Pavlov’s dog the earliest experiment in body conditioning is an example of how simple it is. The researchers would play a metronome and feed a dog, until that dog would salivate at hearing the metronome even if the food wasn’t there. If you are taught simple easy to use techniques you can confidently do this at home. For example burning lavender each time you listen to your relaxation mp3, means that after doing this regularly your body will relax just to the smell of lavender without the mp3 even being on.  We even embed direction on using the techniques into the mp3 we give out in the class so that when you listen to it, you are learning the techniques unconsciously as well as consciously.

You can continue to learn after the hypnobirthing course as well; we have a book list written by mums for mums that will teach you about birth in a positive way.  Again you make the choice to pick up or read a book on that list.  Reading it yourself is important. If I were to read the outline the book or read excerpts in a class for you, it would not necessarily have the same impact, and the unconscious process that you experience would be different.

As an experienced hypnotherapist I know that I can make great changes in my clients whether it’s anxiety, phobias, or confidence by teaching them to take ownership of the changes they wish to see.   I always teach them self-hypnosis and other cognitive exercises, as I know that being an active participant is the greatest tool in change and achieving what you’ve chosen to achieve.  As a hypnotherapist I rarely see a client for longer than 4 sessions (four hours) and I like to inspire change from within them rather than my clients being dependent on me to do it with them or for them.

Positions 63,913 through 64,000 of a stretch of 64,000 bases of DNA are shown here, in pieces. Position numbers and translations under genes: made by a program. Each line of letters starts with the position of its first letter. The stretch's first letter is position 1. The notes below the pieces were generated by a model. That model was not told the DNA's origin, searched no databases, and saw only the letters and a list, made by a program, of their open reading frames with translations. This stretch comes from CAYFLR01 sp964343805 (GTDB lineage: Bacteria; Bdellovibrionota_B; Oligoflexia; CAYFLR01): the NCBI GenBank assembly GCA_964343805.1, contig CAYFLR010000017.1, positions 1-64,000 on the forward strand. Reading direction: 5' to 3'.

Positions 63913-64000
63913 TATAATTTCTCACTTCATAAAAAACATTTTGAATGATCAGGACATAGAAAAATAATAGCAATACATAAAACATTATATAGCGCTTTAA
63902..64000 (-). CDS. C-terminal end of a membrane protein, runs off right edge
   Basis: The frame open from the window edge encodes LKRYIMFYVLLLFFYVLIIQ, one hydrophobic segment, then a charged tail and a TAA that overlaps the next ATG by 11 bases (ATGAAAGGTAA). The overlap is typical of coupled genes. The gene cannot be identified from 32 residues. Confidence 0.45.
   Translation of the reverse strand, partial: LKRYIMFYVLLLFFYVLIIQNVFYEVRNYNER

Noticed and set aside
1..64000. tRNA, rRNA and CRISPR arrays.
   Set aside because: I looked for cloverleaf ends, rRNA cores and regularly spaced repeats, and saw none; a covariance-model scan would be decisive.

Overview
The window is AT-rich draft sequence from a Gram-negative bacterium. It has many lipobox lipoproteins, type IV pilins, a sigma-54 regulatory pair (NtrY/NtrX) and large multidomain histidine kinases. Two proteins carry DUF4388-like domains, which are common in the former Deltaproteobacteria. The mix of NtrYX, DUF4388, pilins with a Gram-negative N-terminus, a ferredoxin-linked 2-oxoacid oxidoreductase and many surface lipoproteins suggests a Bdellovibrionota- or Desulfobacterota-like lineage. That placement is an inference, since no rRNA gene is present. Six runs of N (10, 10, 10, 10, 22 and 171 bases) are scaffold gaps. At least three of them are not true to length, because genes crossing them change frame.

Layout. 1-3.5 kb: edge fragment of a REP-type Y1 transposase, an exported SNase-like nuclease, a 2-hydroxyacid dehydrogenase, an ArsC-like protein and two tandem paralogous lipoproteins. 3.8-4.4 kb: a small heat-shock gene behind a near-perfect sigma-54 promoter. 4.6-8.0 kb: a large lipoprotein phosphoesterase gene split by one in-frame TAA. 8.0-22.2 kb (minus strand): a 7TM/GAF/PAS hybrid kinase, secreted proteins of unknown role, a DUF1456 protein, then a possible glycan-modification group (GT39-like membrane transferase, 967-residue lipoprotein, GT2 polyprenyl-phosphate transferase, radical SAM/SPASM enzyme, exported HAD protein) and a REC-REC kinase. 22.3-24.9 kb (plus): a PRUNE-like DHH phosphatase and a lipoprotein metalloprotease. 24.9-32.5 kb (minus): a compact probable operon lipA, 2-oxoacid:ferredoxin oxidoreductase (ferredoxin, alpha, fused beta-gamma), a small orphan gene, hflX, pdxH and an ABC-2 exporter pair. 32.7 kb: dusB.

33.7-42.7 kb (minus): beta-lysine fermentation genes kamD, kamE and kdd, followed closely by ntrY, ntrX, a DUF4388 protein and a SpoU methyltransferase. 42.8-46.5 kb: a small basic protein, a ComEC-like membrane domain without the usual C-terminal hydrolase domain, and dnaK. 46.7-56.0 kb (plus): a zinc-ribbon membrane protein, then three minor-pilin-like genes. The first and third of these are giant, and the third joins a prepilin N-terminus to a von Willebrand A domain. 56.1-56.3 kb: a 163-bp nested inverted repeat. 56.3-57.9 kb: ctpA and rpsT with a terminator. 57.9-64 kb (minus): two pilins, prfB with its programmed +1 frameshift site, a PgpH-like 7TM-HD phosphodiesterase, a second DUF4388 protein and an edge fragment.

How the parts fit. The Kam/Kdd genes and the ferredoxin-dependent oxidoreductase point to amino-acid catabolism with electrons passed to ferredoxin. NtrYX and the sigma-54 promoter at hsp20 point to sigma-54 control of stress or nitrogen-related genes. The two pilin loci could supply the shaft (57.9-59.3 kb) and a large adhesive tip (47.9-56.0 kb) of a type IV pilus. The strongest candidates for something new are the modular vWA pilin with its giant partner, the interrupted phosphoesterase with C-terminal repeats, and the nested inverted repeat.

Whether you do a hypnobirthing course 5 sessions, over a weekend or a day, the emphasis should be on practice and simplicity. You should feel confident enough to adapt those techniques because you understand the basics of how they work. In this way I know that Mindful Mamma is empowering women and their birthing partners to take responsibility and to make their own choices.  How do I know? Because of the feedback I get from them.

Occasionally there is someone on the class that I think would benefit from longer contact time, but they have an option to come and see me privately which some do, but for no more than a couple of sessions.   Personally I feel that the option of doing a class, then further work on a private basis if I needed it is a great one and means that someone can engage as much or as little with it as they wish.

So if you are looking for a hypnobirthing class and it includes the following then it sounds about right, irrespective of length.

Any hypnobirthing course should be long enough to include the following

  • How your hormones respond to external environments, (people and places), and internal environments (thoughts)
  • Understanding choice and confident questioning
  • How your birthing partner can support you using hypnosis
  • The techniques themselves
  • A hypnosis fear release